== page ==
The Three Alls Policy, which is also known as the Burn To Ash Strategy and Sanko Sakusen in Japanese, was a policy that was adopted in China as a response against the Hundred Regiments Offensive in December 1940. The three alls described in the policy are “kill all, burn all, loot all” which includes killing Chinese civilians, stealing resources and the like, and also raping innocent Chinese women or some Vietnam comfort women. The idea was first initiated by Major General Ryukichi Tanaka in 1940, but it was General Yasuji Okamura who implemented the policy in 1942. Okamura was stationed in north China when he decided to divide the 5 provinces of Shandong, Shensi, Hebei, Chachaer, and Shanhsi under 3 different categories such as “Pacified”, “Semi-Pacified”, and “Unpacified”. The Three Alls Policy was officially approved on December 3, 1941 by the Imperial General Headquarters.
The policy also aimed to put walls and digging trenches in order to further pacify the territories that they were able to seize control of, and to also kill enemies disguising as locals. The term Sanko Sakusen was first coined when former Fushun war criminals were released in 1957 and shared their experiences during the World War II. They wrote the book entitled ” The Three Alls: Japanese Confessions of War Crimes In China”, where the Imperial soldiers revealed and shared their experiences and crimes that they committed under Yasuji Okamura’s reign as General. The book’s production was halted prematurely when the publishers received death threats from Japanese militarists. In present day, the Three Alls Policy is still a very controversial topic. Nationalists groups completely deny Japan’s involvement in the implementation of the policy, since the name of the policy is in Chinese. The Three Alls Policy is confused with the Koumintang’s own scorch earth tactics, as it was also used in northern China and involved both Japanese forces’ and Chinese civilians. The tactic would involve destroying every house in order to possibly deny Japanese troops resources and shelter.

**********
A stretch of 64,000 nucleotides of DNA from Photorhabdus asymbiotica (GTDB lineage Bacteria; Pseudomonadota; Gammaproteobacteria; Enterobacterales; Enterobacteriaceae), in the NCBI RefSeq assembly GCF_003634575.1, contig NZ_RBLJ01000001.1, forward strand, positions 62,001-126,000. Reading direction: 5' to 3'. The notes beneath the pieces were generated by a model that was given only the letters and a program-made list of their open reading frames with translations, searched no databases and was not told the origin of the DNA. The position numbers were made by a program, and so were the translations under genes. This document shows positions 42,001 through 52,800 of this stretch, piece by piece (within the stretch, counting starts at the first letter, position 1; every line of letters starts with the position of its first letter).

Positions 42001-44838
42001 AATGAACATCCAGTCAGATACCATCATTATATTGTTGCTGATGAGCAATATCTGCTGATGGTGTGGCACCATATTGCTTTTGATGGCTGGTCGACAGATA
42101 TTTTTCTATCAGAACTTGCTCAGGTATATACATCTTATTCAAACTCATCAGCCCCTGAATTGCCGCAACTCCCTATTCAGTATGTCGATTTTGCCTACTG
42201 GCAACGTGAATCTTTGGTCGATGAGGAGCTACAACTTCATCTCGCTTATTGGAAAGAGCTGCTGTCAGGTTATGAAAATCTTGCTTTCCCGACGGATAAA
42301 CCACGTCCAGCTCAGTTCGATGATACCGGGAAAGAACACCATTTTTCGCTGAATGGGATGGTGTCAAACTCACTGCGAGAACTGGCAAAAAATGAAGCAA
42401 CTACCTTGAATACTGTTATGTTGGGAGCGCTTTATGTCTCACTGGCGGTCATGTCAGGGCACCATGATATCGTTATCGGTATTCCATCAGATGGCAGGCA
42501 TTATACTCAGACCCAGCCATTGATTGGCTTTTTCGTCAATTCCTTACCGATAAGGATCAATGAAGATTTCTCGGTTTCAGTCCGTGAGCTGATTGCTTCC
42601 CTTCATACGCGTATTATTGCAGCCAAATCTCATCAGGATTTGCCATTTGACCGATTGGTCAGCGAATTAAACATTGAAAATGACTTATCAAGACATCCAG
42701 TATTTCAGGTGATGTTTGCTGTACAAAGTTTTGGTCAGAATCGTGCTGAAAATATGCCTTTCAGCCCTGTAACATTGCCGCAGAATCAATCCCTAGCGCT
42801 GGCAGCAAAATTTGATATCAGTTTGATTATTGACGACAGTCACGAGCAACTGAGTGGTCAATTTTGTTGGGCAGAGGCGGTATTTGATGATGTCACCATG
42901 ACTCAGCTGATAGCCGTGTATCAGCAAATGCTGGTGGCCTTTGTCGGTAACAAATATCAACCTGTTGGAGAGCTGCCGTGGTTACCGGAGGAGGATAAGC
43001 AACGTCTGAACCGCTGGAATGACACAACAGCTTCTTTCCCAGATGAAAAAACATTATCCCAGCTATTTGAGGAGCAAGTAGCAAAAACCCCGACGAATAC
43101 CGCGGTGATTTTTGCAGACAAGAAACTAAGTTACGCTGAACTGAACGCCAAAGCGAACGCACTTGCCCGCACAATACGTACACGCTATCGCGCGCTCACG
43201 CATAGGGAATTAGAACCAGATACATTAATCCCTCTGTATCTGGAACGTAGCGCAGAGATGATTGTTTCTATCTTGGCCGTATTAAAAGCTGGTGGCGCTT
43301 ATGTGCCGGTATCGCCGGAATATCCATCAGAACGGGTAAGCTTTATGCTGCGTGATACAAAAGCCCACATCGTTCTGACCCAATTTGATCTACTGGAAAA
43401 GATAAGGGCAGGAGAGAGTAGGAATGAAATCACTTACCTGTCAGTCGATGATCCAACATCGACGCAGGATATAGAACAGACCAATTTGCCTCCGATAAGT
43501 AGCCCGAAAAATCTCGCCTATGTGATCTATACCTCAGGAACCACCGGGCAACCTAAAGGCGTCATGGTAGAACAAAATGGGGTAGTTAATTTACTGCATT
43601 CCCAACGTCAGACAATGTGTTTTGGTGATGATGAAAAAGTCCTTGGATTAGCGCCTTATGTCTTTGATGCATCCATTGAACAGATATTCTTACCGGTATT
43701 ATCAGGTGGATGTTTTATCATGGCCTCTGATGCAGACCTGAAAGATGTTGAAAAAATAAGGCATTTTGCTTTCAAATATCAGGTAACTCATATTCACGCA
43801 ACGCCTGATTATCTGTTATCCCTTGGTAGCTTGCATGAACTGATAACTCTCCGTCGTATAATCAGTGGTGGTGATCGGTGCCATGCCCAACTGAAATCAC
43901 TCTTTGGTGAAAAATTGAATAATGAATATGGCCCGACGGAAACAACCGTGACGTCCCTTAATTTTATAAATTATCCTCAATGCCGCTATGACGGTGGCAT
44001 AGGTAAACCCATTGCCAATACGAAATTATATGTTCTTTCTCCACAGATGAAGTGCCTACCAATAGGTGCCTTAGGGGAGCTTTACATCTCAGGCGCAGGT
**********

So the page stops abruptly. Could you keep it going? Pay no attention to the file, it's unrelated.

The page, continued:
Image from Wikipedia and justiceforcomfortwomen